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  10. For haying, my husband is convinced that a round hay baler will be easier than our square baler. During baling season he thinks he could do far more of it on his own, and during the feeding season he thinks he could give them more at a time and save some labor. Not sure how this will work out yet, as so far the round baler is giving us fits :) About fencing, I like the pinch point idea. I have been looking at satellite maps (like google maps) and planning fence lines and driveways. Helps me visualize better.

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    1. I agree with your husband on the round baler. We had struggled for years with the square baler. Bale the hay, then we'd have to load the hay on a trailer, then move the hay to the barn, then stack the hay. Then the reverse in the winter months to feed the cattle. Now we bale and use our backhoe to move the hay where we want it. Leave it there. Feed it to the cattle in the winter. So much less stress on these old bones. I have hauled hay for 40 years and love our round baler.

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  11. My wife and I are growing older and find that gardening becomes more difficult every year.

    I have trouble standing up from a kneeling position without support, as when weeding. I have found that a common five gallon plastic bucket can be used to push myself up with my arms to a height where my legs can lift me up fully. The bucket doubles as a tote to carry tools, weeders, gloves, plant ties and all manner of items that I need while in the garden. Sometimes I will put a plastic colander inside the bucket when picking fruit like peaches or tomatoes. Then I can carry the picked fruit with one hand holding the bucket’s bail while the other holds my cane.

    We plant in 4’ by 8’ beds. We put a six foot T-post fence post in each corner. These provide a support when moving around the beds on unsteady legs. They also provide anchor points for bird netting and bed covers as needed.

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    1. Have you thought about trying a cart likes those described above with the sides removed? you can sit on it (with a cushion) and with the right size also have tools or produce next to you.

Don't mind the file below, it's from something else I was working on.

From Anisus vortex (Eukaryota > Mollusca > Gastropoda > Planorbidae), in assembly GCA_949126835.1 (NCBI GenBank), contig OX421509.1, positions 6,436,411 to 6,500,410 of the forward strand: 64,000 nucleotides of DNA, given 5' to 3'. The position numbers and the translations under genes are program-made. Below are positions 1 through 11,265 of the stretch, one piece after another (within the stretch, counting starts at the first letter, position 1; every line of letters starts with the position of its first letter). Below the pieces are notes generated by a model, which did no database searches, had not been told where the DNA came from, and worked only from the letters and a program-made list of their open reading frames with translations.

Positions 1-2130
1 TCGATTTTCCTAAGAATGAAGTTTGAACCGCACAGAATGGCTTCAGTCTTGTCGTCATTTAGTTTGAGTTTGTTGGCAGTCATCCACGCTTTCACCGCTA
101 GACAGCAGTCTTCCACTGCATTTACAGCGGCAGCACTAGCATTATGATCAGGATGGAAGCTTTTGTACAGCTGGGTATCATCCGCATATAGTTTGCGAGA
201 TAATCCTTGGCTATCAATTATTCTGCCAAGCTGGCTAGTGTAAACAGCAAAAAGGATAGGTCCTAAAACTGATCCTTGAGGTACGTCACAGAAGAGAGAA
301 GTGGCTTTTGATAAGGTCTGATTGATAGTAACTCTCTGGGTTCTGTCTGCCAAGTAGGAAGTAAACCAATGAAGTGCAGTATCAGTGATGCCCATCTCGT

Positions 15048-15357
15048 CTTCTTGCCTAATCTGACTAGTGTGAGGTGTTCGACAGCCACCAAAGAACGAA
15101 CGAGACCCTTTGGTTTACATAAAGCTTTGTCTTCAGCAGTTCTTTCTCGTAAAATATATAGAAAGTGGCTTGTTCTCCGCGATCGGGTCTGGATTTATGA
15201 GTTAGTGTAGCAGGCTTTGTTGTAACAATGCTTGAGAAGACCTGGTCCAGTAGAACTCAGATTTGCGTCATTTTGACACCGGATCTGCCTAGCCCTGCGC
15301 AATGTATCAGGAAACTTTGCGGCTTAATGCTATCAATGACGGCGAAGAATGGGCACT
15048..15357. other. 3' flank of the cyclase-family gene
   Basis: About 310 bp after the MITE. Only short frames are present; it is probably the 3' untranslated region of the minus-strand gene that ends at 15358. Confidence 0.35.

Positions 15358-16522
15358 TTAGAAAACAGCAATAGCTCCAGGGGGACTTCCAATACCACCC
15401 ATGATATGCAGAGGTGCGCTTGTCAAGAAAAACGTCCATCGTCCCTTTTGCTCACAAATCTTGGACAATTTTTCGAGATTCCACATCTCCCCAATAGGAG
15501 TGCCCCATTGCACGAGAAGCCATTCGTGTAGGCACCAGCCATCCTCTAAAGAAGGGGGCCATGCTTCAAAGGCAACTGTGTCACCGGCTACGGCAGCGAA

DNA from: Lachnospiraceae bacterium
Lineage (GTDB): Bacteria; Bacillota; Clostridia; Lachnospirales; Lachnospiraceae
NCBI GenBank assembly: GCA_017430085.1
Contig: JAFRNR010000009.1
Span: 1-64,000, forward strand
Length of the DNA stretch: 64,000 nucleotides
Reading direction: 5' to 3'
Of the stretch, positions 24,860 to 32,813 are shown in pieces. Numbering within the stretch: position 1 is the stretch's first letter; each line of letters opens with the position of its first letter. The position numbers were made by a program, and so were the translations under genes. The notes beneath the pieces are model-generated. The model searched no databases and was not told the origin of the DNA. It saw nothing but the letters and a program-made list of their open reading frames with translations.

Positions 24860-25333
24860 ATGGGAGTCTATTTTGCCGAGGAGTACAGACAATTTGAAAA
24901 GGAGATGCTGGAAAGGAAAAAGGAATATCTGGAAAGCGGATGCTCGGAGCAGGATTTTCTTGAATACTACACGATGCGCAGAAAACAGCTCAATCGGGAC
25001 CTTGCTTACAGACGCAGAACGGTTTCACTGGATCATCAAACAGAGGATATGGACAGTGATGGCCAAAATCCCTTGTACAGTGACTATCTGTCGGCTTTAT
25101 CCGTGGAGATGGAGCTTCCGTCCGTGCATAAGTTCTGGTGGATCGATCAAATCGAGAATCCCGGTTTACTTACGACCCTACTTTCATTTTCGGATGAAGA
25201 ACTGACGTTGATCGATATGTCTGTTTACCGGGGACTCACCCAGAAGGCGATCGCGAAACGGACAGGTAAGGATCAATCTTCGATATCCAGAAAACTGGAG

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  12. Gardening became difficult for me to bend over. I saw in a magazine someone use old upright freezers, took the door off, had it properly gutted of mechanicals and holes drilled through the back for drainage and then placed end to end to hide the compressor cavity and fill with dirt. it is about 30" tall and insulated so you can grow at an earlier time and not the back bending chore of weeding and planting. I have planted every thing in this way and they last for years. You can build a simple cold frame around them for an earlier start and have vegetables in early spring.

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    1. I have friends that plant their herbs, onions and garlic in old cast iron bath tubs. Raised up high. Their other vegetables are planted in the large tubs that cattle feed comes in around here. Very little bending over and you can sit on the edge. They put 3 or 4 drainage holes about 2" from the bottom. Soil needs to be changed out or amended but no tilling and very little problems with weeds.

      Kathy in Mississippi

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  13. We use a Simple Pulse milker on our goats and cows. Works great, and milks right into 1/2-gal mason jars or gallon jars from u-line. If you don't have power where you milk, you can add a battery and an inverter to the setup, and put the whole thing on a 4- wheeled garden cart for mobility. Simple Pulse is a bit spendy at $600 for a complete setup, but we've never regretted it. It's also made by an Oregon homestead family, so it supports good folks like us.